Suggestions for posing people.

Discussion in 'Portraits and Fashion' started by tumble2113, Dec 8, 2011.

  1. I Am interested in finding a book of how to pose people. I know their are tips for if they have a large face. Long face, heavy, etc. I thought
    it would be interesting reading. I know their are many books and new ones coming out and thought I would ask for suggestions.

    Thanks for the assistance.
  2. Jim, I've known some people who use flash cards that show various poses. If you're looking for a tool, perhaps you might include these in your search.
  3. Spearhead

    Spearhead Moderator Staff Member

    I'd recommend Vogue magazine.
  4. Getting a book telling you how to tell people how to pose is IMO probably the worst idea you can have.
    Not only will it kill all spontaniety with the models, as you will tell them how to 'pose' based on what the book tells you, but obviously all those poses will have also been reproduced, or attempted to reproduce, by all the other picture snappers who also bought the book to seek 'wisdom', so out the window goes originality and creativeness.
    Jeff suggested getting Vogue, and although I find poses in Vogue are sometimes a bit too extreme for beginning models. people who pose, and the photographers trying to take a picture, my idea is along similar lines.
    Buy magazines and tear out the pictures with the poses (and pictures) you like. Then categorise them ( closeup, portrait, three quarter, full out). And when you have a shoot, bring out your little archive to use as suggestions for the models or wannabee models, and for you to get inspiration for the kind of picture you want to take or hope to imitate more or less.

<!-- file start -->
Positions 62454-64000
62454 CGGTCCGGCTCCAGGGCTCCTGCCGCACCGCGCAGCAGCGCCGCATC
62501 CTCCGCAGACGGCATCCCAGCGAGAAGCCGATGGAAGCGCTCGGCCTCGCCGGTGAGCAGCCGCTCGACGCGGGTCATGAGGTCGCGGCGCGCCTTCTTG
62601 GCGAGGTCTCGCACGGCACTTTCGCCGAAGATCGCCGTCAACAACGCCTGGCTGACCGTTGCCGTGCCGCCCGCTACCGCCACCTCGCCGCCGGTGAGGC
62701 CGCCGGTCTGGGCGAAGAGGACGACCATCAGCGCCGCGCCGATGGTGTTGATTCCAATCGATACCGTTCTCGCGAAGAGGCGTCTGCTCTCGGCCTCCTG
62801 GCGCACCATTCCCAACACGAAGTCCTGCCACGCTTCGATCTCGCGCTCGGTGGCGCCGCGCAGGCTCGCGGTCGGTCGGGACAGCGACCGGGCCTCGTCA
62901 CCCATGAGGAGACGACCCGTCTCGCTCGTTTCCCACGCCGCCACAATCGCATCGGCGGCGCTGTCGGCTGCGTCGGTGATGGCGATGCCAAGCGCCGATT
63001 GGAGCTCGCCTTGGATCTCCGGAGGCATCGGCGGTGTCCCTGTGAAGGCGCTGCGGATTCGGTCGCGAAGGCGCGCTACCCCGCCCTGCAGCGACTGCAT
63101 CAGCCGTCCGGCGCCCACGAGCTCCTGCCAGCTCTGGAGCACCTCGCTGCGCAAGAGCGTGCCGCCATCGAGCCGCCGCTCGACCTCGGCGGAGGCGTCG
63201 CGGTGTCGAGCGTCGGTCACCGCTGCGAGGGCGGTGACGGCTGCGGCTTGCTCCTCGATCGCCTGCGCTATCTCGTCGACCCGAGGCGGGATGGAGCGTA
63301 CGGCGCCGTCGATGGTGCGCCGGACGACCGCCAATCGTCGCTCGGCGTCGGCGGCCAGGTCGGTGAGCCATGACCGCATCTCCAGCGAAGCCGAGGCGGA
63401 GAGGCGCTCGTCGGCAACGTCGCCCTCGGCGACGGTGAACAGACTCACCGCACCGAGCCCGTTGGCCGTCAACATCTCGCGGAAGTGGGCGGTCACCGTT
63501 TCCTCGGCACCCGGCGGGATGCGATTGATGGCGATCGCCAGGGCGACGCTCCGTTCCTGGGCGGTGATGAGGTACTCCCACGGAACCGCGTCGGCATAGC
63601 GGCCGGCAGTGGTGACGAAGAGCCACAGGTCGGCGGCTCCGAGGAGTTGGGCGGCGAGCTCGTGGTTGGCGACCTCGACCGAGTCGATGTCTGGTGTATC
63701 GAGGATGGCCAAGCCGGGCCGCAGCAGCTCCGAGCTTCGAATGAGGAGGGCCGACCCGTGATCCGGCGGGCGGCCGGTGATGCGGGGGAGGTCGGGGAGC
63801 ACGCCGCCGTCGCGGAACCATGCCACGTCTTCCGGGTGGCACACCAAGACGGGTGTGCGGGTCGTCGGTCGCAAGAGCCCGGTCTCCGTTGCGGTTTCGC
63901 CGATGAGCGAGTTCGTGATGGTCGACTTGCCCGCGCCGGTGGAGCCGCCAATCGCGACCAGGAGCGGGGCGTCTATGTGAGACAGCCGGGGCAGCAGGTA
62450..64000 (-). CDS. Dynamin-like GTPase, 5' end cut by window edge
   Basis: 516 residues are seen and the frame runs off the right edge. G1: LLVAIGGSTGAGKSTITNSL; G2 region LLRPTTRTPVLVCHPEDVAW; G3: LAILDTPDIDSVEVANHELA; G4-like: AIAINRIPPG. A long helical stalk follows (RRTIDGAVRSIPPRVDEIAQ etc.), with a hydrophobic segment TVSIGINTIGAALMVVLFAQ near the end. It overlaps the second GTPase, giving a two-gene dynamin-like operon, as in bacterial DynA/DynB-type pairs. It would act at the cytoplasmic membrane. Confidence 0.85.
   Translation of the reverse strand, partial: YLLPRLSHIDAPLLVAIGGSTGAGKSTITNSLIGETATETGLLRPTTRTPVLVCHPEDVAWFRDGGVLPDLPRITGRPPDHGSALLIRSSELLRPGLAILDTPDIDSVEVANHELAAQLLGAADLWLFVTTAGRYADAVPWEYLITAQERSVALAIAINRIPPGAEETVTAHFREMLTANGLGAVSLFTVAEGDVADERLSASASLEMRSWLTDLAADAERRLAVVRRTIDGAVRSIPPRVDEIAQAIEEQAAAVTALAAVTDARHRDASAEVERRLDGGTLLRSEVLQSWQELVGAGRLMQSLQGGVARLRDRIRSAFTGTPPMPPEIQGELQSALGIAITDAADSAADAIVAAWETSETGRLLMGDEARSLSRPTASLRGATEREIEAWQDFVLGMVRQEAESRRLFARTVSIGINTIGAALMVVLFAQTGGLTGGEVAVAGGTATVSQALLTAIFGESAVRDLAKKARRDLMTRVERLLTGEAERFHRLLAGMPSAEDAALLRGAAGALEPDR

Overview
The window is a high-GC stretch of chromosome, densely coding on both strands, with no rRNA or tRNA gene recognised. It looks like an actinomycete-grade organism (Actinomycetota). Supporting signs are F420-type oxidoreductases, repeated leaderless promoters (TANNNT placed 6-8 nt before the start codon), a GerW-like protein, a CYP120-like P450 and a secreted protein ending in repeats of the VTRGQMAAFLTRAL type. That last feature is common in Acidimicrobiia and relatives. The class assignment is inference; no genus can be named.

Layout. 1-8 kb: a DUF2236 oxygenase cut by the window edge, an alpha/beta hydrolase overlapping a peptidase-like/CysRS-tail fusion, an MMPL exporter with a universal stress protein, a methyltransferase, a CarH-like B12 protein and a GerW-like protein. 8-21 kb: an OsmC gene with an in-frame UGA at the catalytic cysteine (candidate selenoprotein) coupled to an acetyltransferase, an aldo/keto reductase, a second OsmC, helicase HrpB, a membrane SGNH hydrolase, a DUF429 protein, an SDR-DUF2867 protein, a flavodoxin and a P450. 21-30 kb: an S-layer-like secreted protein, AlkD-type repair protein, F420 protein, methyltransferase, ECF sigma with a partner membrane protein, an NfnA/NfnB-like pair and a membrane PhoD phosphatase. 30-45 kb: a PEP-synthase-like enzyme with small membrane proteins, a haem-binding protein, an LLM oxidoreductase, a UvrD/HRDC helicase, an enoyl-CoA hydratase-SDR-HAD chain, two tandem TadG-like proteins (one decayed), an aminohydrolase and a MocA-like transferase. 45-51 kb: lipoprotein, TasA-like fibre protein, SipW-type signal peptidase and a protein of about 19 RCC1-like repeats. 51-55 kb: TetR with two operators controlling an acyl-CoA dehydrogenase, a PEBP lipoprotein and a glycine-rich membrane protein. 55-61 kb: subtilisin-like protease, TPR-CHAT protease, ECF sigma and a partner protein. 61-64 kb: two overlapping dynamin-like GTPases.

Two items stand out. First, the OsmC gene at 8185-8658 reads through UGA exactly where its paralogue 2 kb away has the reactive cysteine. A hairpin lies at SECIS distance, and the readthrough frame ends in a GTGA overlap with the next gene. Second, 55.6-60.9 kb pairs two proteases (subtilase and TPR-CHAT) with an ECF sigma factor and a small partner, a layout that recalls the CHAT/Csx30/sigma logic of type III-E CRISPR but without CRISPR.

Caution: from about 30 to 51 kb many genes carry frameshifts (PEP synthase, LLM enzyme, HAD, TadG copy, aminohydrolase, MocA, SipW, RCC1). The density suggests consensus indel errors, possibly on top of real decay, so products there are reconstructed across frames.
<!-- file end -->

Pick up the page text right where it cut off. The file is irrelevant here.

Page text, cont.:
And rather then spending your money on books to tell people how to pose, buy books with tips on the technique, be it camera and lenses, or light set ups etc.
  5. For Clarification, I know there are recomendations for how to accentuate or not certain characteristics. Thats more of what I was thinking.
  6. Jim, You can learn posing from this master. His fashions are 50 years out of date but his posing is classic. Download this for free before it disappears from the net forever. Best, LM.
  7. THank you very much Len, that also lead me to some other references as well.
  8. Zeltsman is one of the all-time masters of portrait photography so definitely use the link above. If you're looking for a book, look for the Handbook of Portrat Photography by Monte Zucker, who is largely regarded as Zeltsman's successor to the title. Zucker studied under Zeltsman and carried on Zeltsman's style after Joe passed away. Sadly Monte is gone now also. Monte also addresses in his book those who claim you don't need to pose people. Rather than argue that point myself I will defer to the master.
  9. Getting a book telling you how to tell people how to pose is IMO probably the worst idea you can have.​
    Good books really aren't so bad if you know how to use them. Most books aren't bibles! That's a good thing. People learn not in order to mimic unthinkingly but to increase their knowledge and exposure, to help themselves evolve, and even to critically reject what some others have to offer in books.
    Good luck, Jim. Posing is an art and craft and has untold possibilities.
  10. So nice to see Joe Zeltsman referenced. You had to learn Joe's style at Brooks in Basic Portraiture. Yes dated looking, but his techniques of keeping the body lines graceful, and using the light and camera angle to control emphasis is still useful foundation knowledge. You don't copy the poses, you absorb the ideas expressed in the poses and adapt them to your style, the sitter's personality and the surroundings.
    Also, look at master paintings and drawings. Rubens, Rembrandt, Ingres, Cassatt, Gainsborough, Sargent, and many others, all knew how to pose figures gracefully in beautiful light and balanced compositions. Many classic photography portrait poses stem from these sources.

Share This Page